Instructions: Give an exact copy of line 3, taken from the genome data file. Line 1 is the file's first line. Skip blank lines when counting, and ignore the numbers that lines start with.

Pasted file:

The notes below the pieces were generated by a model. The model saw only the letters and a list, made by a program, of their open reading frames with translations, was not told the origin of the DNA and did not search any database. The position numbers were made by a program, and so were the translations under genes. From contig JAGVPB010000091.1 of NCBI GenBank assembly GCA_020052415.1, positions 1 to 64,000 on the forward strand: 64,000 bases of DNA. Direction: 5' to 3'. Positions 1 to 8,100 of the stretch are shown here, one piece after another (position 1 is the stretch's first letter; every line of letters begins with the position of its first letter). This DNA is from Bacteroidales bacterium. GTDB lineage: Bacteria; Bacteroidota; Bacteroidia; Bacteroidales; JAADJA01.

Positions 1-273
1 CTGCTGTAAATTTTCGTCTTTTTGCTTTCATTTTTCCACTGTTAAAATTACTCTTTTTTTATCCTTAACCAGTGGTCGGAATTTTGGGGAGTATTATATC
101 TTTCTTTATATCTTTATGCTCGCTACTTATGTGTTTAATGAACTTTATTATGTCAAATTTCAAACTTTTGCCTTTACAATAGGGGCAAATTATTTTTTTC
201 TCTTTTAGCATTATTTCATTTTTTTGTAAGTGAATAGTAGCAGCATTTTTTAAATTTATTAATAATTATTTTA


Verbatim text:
1 CTGCTGTAAATTTTCGTCTTTTTGCTTTCATTTTTCCACTGTTAAAATTACTCTTTTTTTATCCTTAACCAGTGGTCGGAATTTTGGGGAGTATTATATC